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A festival of Russian, Czech, Norwegian and African songs

Viva (Norway), one of the choruses at the Serenade! choral festival. (Viva)

Nothing communicates quite like energy, and the choral program that opened the “2014 Serenade! Washington, D.C., Choral Festival” on Friday at St. Paul’s Episcopal Church in Alexandria crackled with it.

The Konevets Quartet, four jovial Russian men in bright tunics, led off, sighing extravagantly over songs of the homeland but waxing ecstatic when singing of pierogi with cheese.

The Ondrasek Youth and Children’s Choir, 40 girls strong, with arm and hand motions synchronized, sang its way through an eclectic set of pieces with a big, smoothly produced and well-modulated sound.

The 50 children (three boy baritones and the rest girls) of the Norwegian chorus VIVA dressed in brightly colored pants and T-shirts, danced their way through a group of Norwegian and African songs singing with a bright, enthusiastic vigor.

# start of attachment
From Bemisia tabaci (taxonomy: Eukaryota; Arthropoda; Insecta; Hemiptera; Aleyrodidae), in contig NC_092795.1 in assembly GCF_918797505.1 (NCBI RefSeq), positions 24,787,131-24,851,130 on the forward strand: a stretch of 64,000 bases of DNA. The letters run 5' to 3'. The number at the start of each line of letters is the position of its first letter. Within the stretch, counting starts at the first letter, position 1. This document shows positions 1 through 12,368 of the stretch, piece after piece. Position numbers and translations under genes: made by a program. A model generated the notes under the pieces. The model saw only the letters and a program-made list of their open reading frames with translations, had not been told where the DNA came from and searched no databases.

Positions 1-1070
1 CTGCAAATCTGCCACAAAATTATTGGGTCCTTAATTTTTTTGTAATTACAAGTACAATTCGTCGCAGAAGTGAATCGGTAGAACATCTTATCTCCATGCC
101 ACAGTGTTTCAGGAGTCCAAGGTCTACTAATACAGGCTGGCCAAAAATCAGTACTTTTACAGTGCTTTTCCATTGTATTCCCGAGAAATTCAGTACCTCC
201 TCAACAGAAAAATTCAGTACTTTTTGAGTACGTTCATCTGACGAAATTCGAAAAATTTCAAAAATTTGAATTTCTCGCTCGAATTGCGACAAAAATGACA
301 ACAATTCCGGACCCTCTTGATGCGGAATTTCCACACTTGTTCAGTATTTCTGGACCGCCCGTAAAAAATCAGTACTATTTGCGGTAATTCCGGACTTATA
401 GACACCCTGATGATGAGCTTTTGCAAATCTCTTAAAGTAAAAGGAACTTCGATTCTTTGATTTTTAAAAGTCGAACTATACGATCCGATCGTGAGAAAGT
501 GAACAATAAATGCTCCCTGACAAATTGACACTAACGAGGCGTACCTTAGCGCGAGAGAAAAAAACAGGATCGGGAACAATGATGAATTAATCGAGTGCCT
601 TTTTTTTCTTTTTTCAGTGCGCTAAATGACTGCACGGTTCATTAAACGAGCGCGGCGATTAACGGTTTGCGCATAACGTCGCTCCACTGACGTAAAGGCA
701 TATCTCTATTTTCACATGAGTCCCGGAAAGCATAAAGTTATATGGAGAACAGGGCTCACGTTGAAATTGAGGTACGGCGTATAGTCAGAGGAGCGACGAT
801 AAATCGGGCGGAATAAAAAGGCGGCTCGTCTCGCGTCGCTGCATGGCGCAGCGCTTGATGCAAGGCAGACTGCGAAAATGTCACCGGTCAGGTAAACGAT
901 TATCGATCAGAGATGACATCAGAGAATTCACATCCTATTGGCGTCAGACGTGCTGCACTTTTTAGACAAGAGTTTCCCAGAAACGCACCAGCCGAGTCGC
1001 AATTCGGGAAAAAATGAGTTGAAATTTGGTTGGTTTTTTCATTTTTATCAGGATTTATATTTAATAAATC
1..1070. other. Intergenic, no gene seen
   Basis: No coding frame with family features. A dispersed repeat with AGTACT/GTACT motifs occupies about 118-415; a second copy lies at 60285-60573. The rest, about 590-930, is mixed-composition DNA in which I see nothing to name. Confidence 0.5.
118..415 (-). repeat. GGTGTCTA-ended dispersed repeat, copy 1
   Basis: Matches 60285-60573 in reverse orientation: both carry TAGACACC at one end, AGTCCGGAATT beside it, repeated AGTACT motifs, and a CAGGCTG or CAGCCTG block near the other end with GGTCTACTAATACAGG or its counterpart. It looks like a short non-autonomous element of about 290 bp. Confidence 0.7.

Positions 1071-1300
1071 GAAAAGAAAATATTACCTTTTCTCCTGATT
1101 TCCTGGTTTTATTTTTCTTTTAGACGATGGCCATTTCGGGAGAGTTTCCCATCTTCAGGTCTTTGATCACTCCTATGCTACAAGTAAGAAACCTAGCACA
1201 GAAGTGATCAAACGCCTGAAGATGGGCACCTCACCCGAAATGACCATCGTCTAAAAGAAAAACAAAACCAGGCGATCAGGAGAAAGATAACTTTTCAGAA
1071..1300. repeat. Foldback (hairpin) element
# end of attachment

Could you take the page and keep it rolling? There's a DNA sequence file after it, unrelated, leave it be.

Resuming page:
But the spirit of this enterprise was best summed up by the men of the Zimbabwean Insingizi trio. Their singing, dancing and drumming had the audience bouncing around with them, enthralled.

Ondrasek Czech Youth and Children’s Choir (Czech Republic) at the Serenade! choral festival. (Ondrasek Czech Youth and Children’s Choir)

The festival — this year a three-day-weekend of music, involving seven singing groups scattered around performing five concerts in five different venues — is an audience-pleaser, but the singers themselves get the most out of their association with groups from other countries, and during a rehearsal, the Zimbabwean trio taught the girls of the Ondrasek Choir one of its African songs. For an encore, the trio members invited the choir up to join them in their performance and then, as a finale, launched into their version of the Weavers’ classic, “Wimoweh,” bringing the whole audience singing, clapping and dancing along.

Reinthaler is a freelance writer.



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